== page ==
And here is something really bizarre. Again from the dialect study is question #80: “What do you call it when rain falls when the sun is shining?” Well, over half the people in the country don’t even have an expression for this. But in South Carolina, over 43% of people say “ the devil is beating his wife”.
One question the survey didn’t ask, but I wish it had, is about greetings and introductions. In my own personally-conducted linguistic survey in Greenville (read: I asked around), several residents reported that the follow-up you’re likely to hear after “Hello” or “How do you do?” is “Where do you go to church?” I suspect this isn’t confined to the South. When I asked about the intention of this phrase in Greenville, two women I met went back and forth about its real meaning. They settled on some version of “Who are your people?” or “Where do you fit in?” That makes sense to me. If you have your own nomination for this after-you-say “How do you do?” question, send it along to me (contact details below) with your location, and we’ll make our own nationwide map.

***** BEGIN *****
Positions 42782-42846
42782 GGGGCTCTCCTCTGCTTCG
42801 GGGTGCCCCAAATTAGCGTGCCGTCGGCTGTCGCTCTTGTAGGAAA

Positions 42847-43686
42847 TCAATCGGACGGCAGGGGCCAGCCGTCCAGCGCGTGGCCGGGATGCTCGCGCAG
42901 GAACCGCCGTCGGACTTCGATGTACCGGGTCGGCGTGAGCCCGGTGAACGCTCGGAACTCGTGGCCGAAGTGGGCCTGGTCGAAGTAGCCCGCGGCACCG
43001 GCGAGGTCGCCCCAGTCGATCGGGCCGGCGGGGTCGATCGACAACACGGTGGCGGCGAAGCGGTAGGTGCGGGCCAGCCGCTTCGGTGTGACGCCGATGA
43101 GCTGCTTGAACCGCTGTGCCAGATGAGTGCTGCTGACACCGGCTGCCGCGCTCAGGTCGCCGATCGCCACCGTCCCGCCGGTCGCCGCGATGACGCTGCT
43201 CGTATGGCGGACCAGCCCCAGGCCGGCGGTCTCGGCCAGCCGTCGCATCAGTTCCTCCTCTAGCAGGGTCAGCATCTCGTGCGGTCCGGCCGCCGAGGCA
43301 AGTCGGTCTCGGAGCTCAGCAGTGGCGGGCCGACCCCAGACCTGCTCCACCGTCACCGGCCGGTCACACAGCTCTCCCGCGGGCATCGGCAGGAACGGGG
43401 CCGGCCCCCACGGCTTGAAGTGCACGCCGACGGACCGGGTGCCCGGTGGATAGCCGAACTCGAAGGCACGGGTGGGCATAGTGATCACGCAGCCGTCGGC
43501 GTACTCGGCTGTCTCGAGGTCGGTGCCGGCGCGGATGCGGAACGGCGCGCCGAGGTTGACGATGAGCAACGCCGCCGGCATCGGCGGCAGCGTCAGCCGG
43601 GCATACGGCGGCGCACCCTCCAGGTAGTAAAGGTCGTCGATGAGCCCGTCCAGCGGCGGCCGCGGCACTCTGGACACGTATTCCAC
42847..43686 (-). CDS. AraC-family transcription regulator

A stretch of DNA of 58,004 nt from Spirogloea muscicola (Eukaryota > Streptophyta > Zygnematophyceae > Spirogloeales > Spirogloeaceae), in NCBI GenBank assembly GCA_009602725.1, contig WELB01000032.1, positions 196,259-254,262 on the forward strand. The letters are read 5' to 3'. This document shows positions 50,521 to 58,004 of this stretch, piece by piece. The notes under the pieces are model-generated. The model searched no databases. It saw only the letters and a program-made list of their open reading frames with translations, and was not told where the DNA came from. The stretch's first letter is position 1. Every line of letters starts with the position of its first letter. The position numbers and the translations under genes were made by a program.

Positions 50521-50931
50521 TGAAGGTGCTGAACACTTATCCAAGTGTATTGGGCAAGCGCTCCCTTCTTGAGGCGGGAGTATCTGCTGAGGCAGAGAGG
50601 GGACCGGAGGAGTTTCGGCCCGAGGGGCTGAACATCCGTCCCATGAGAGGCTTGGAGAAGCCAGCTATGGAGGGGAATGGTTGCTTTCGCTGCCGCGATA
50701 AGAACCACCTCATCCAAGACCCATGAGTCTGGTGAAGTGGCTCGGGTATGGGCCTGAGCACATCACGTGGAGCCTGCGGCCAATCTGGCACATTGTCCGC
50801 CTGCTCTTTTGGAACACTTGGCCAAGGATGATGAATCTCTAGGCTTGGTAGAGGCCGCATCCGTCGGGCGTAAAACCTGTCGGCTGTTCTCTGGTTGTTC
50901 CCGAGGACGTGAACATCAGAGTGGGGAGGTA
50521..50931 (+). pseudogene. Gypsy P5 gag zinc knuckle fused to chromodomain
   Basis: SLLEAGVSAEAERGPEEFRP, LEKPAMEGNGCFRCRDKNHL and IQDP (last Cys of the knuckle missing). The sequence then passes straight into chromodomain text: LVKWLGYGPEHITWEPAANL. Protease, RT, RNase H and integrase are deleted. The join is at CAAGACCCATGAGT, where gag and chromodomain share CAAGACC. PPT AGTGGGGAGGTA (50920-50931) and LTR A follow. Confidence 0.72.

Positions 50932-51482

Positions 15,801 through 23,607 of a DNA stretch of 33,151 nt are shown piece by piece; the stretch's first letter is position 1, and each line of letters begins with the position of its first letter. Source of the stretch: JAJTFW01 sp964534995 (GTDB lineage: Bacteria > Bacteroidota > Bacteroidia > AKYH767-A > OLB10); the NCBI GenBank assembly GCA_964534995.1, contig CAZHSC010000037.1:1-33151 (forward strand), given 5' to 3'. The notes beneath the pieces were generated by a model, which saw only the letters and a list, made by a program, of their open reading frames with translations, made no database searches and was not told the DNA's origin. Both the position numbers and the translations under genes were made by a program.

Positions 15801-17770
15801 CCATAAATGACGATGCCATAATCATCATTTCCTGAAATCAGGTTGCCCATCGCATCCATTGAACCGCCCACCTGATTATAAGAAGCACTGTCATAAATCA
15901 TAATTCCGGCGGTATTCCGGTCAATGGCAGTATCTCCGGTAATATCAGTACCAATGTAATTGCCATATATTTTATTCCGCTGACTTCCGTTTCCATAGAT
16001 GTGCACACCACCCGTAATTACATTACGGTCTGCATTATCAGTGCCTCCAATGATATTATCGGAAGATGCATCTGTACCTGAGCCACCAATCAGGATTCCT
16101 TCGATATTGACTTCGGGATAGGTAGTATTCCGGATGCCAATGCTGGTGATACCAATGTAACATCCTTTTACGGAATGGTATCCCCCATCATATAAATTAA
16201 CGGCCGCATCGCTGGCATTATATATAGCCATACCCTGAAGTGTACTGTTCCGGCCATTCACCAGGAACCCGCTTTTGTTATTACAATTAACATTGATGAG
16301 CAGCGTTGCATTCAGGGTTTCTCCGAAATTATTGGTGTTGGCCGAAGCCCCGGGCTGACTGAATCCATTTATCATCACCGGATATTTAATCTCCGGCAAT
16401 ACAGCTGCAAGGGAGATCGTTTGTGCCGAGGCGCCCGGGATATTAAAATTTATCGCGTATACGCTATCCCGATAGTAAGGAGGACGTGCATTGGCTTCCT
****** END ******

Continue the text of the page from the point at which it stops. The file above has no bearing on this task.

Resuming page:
Pride and Surprise: We had many conversations with residents of Greenville about the story of the town center’s revitalization as an exciting, attractive, busy place. All sorts of people talked with us: city officials, developers, educators, artists, shopkeepers, restaurant owners, philanthropists, entrepreneurs, journalists, students, parents of students, and wage earners. Two sentiments about the town prevailed: pride and a sense of surprise.
The first we almost expected. Of the more than half dozen towns where we have spent time over the last several months, I would say they all share the trait of having intense pride for investing in, among other things, the revitalizing of the downtown space. This was true in Sioux Falls, Holland MI, Burlington VT, Rapid City, Eastport ME, and Redlands CA. This same sense of pride came through clearly in the thousand or so responses we received in the “nominate your town” request to suggest places we could visit. (Here was the original nominating page, still open for new suggestions.) People love their hometowns and what they are building there.